Chag Shavuot Same’ach!


Chag Shavuot Same’ach!

The festival of Shavuot (“Feast of Weeks” or Pentecost), beginning on Motzei Shabbat (Saturday night), is the culmination of the 7 weeks (hence the name) of counting the Omer – Sefirat Ha’Omer. We are instructed by G-d (ויקרא כ”ג:ט”ו – Lev. 23:15) to count, from the 2nd day of Pesach, 7 weeks, at the end of these 7 weeks, a measurement (Omer) of first fruits (bikurim) were brought as a sacrifice to the Temple in a joyous parade.

The one-day festival also commemorates the giving of the Torah to the Jewish People at Mt. Sinai, and we mark this by learning Torah throughout the night (or at least for part of the night), including a special text that is customarily read – the Tikun Leil Shavuot. Synagogues have all-night study sessions, as do schools, youth groups and social groups (including my own women’s group). It is a wonderful feeling to be outdoors in the middle of the night and still see groups of people going to and from their study sessions.

Sivan Rahav Meir (my favourite “Rabbanit” and female Torah scholar/commentator) wrote this lovely Facebook post post earlier today about the meaning of Torah study, and what this experience really feels like – together with a list of shiurim to be given by Petach Tikva’s wonderful (and incredibly energetic, judging by the list of shiurim he will be running to and from over 24 hours!) Chief Rabbi Micha Halevi over Shavuot:

Millions of Jews all over the world will study Torah during the upcoming Holiday of Shavuot. What is the actual meaning of Torah study? What is the difference between this kind of learning and another? Here is a wonderful explanation by Rav Yosef Dov Soloveitchik, of blessed memory, of what happens when we learn Torah:

“When I sit to ‘learn’ I immediately find myself in the fellowship of the sages of tradition. The relationship is personal. Maimonides is at my right, Rabbeinu Tam at the left. Rashi sits at the head and explicates the text. Rabbeinu Tam objects, the Rambam decides, the Ra’abad attacks. They are all in my small room, sitting around my table. They look at me affectionately, enjoy arguing and studying the Talmud with me, encourage and support me the way a father does. Torah study is not solely an educational activity. It is not a merely formal, technical matter embodied in the discovery and exchange of facts. The study of Torah is a staggering experience of generational comradeship, of the mating of spirits, the fusion of souls. Those who transmit Torah and those who receive it meet at the caravanserai of history. Those who transmit Torah and those who receive it meet at the caravanserai (Inn) of history.”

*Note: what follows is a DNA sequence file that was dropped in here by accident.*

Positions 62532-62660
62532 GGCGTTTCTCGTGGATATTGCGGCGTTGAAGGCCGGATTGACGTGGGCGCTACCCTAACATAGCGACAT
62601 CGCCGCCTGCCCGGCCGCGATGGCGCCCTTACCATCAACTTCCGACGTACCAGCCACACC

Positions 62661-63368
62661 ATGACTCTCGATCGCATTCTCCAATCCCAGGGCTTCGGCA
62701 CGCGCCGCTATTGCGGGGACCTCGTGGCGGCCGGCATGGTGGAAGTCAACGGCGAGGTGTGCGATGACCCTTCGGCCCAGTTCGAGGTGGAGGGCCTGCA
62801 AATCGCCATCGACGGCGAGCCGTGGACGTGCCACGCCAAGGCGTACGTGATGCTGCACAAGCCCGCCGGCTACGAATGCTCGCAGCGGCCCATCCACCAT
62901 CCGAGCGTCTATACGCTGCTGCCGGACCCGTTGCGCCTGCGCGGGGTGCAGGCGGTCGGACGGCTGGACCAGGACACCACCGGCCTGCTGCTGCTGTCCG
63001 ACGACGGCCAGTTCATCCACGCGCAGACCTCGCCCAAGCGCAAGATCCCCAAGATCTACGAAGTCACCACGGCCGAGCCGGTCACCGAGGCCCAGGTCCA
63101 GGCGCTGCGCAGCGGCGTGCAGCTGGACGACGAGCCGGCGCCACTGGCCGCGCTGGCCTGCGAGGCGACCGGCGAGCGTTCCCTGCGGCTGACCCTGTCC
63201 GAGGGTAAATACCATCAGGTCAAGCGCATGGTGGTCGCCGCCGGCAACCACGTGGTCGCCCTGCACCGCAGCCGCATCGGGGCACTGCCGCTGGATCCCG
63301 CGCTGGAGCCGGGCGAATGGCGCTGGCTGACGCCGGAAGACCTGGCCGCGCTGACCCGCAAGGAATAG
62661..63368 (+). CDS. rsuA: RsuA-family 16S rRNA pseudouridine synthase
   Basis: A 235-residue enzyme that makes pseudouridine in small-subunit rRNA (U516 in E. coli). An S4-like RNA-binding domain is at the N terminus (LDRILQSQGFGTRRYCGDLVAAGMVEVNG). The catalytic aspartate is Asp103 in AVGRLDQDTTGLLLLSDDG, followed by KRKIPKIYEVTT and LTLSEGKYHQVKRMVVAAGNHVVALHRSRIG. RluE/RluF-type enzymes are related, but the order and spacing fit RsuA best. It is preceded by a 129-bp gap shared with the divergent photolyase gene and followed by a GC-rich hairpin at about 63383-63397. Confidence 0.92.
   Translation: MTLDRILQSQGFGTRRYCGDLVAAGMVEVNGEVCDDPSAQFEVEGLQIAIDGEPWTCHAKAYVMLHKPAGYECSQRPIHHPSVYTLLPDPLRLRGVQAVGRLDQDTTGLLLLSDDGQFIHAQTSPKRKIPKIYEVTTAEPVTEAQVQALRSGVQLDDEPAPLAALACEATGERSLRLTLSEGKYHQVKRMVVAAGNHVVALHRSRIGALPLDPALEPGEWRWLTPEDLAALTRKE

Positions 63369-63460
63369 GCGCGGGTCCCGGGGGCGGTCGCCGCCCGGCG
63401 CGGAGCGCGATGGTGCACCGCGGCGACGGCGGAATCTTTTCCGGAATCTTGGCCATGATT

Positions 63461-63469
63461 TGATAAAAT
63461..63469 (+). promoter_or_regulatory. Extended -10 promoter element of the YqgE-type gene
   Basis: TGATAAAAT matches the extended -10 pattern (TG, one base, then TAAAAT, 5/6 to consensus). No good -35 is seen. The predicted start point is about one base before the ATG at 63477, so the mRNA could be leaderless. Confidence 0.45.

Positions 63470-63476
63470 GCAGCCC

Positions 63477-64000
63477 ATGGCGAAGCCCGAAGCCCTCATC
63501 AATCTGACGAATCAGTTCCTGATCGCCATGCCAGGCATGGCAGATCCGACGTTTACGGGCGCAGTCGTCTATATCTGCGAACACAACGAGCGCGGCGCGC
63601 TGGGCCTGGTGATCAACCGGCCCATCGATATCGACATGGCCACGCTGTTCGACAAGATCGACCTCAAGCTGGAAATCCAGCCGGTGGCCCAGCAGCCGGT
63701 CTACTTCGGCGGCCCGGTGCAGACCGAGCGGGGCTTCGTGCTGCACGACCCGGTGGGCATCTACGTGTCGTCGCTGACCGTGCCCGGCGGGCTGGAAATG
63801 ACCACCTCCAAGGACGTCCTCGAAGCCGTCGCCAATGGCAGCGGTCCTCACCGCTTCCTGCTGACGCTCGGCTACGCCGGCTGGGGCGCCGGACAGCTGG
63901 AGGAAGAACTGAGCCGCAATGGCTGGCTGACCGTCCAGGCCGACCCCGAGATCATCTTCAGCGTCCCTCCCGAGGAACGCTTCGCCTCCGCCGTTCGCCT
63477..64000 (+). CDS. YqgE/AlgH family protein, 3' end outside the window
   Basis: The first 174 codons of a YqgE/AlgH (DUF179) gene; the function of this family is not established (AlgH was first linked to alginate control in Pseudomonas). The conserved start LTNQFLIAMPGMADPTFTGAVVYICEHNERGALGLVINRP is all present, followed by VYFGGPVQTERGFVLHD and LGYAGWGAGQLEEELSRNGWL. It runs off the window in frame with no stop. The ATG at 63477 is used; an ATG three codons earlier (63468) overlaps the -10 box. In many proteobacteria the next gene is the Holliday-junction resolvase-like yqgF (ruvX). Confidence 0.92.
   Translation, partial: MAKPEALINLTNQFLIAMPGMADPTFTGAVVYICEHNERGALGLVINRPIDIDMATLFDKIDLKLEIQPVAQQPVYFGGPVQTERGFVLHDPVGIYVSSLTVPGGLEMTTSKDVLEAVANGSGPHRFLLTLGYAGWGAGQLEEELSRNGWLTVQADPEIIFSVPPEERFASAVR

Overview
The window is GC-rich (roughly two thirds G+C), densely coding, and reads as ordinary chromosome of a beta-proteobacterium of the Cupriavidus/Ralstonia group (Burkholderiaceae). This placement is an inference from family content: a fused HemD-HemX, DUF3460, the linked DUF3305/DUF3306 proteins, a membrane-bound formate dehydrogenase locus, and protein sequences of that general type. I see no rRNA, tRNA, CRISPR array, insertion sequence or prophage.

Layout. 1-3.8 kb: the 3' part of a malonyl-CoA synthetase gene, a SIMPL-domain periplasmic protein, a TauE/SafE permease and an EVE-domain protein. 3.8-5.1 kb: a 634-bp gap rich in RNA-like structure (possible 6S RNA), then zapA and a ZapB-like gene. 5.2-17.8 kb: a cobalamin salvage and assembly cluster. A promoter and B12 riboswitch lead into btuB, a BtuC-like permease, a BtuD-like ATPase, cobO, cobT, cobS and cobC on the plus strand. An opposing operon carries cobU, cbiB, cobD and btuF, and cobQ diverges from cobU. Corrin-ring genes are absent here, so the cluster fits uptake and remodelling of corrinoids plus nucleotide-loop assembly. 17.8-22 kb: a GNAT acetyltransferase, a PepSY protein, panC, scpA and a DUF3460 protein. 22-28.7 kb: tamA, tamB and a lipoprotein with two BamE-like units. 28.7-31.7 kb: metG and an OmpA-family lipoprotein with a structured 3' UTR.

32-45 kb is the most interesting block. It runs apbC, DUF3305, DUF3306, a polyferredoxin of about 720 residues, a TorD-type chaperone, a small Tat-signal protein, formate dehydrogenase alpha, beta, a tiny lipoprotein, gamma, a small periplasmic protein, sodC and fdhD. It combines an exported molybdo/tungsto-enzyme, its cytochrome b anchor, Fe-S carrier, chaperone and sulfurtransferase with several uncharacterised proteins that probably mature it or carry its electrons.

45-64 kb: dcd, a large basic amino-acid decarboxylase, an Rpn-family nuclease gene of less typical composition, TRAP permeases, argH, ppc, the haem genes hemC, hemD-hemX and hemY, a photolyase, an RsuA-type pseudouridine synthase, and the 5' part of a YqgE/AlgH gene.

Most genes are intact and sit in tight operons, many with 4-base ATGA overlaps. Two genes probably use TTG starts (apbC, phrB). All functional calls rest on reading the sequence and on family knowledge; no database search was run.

All year long, but especially during the Holiday of Shavuot, we are invited to join in at the historic caravanserai.

On Shavuot we eat dairy foods, for various reasons, including the following possible explanations:

Shavuot celebrates the giving of the Torah to the Jews. Included in the Torah are the laws of kashrut (kosher dietary laws), which tell Jews what can and cannot be eaten and in which combination. For instance, dairy and meat cannot be mixed in the same meal and animals must be killed in a certain way in order to be considered kosher. Before the Torah was given the concept of kashrut did not exist. Hence, one explanation for the eating of dairy on Shavuot is that when the Jews received the Torah they did not have the tools they would need to prepare kosher meat. As a result their first meal after receiving the Torah was a dairy meal. (Mishnah Berurah 494:12; Talmud – Bechorot 6b.)

Another possible explanation has to do with Shir HaShirim (the Song of Songs). Verse 4:11 says “milk and honey are under your tongue” and some have said that the Torah is like the milk in this verse. Like milk, the Torah sustains us. Hence, a dairy meal on Shavuot celebrates the nourishing quality of the Torah.

The Revelation at Sinai (when the Torah was given to the Jews) occurs directly after their Exodus from slavery in Egypt. This journey is described as one “from the misery of Egypt to a country flowing with milk and honey…” (Exodus 3:8-17). Thus, eating dairy on Shavuot commemorates the sweetness of freedom and the new life that lay before the Jewish people.

I have to admit the cheesecake is one of my favourite parts of the festival! 🙂

We also decorate our synagogues and homes with flowers and greenery to commemorate the way that Mt. Sinai burst into flower in honour of the Torah.

In the morning we read Megillat Ruth (the Book of Ruth) in the synagogue for a couple of reasons: the story takes place at harvest time; and more importantly, Ruth, an ancestor of King David, was a Moabite convert who voluntarily became a member of the Jewish nation.

If you would like to learn more about Shavuot, here are some more resources: Judaism 101 and

Wishing my family, friends and all of Am Yisrael Chag Same’ach!

!חג שמח

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